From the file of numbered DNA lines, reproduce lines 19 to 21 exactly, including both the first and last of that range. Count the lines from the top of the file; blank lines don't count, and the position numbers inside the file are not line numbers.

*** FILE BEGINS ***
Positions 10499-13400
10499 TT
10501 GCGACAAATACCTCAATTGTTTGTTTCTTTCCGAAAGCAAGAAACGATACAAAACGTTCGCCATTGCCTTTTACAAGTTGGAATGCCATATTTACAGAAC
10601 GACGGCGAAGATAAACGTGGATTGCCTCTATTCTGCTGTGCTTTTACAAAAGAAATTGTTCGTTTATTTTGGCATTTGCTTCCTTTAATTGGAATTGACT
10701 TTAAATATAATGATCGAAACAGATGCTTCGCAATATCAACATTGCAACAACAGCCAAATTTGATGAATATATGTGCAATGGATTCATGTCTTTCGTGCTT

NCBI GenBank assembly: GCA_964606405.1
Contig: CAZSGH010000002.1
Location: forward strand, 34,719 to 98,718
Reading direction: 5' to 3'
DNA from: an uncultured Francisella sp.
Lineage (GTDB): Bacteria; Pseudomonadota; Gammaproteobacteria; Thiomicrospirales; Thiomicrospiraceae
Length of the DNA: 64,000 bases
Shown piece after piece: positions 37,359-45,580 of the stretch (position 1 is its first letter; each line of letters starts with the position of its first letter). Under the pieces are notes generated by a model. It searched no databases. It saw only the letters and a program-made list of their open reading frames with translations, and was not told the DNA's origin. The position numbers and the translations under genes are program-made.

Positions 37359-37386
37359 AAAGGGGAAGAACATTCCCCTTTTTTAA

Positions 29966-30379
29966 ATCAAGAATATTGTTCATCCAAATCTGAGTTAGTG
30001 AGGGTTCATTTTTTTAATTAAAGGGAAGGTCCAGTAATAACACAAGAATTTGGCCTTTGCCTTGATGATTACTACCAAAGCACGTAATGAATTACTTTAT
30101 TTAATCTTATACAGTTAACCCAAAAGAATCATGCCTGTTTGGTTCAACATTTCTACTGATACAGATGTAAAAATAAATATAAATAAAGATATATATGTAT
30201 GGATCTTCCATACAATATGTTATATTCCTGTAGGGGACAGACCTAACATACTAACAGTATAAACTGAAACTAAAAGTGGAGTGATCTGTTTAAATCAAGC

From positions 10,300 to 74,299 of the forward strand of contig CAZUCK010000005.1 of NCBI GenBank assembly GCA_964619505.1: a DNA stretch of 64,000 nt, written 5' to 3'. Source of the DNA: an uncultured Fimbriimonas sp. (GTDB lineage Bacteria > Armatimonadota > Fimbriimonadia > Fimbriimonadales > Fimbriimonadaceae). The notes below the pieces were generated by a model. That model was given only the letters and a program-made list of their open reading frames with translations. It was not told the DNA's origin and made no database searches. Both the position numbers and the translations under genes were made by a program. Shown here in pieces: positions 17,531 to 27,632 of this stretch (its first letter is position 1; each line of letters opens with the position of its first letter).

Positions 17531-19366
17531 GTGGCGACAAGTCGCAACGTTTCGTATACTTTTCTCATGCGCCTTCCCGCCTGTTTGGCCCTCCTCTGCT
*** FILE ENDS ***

30101 TTAATCTTATACAGTTAACCCAAAAGAATCATGCCTGTTTGGTTCAACATTTCTACTGATACAGATGTAAAAATAAATATAAATAAAGATATATATGTAT
30201 GGATCTTCCATACAATATGTTATATTCCTGTAGGGGACAGACCTAACATACTAACAGTATAAACTGAAACTAAAAGTGGAGTGATCTGTTTAAATCAAGC

From positions 10,300 to 74,299 of the forward strand of contig CAZUCK010000005.1 of NCBI GenBank assembly GCA_964619505.1: a DNA stretch of 64,000 nt, written 5' to 3'. Source of the DNA: an uncultured Fimbriimonas sp. (GTDB lineage Bacteria > Armatimonadota > Fimbriimonadia > Fimbriimonadales > Fimbriimonadaceae). The notes below the pieces were generated by a model. That model was given only the letters and a program-made list of their open reading frames with translations. It was not told the DNA's origin and made no database searches. Both the position numbers and the translations under genes were made by a program. Shown here in pieces: positions 17,531 to 27,632 of this stretch (its first letter is position 1; each line of letters opens with the position of its first letter).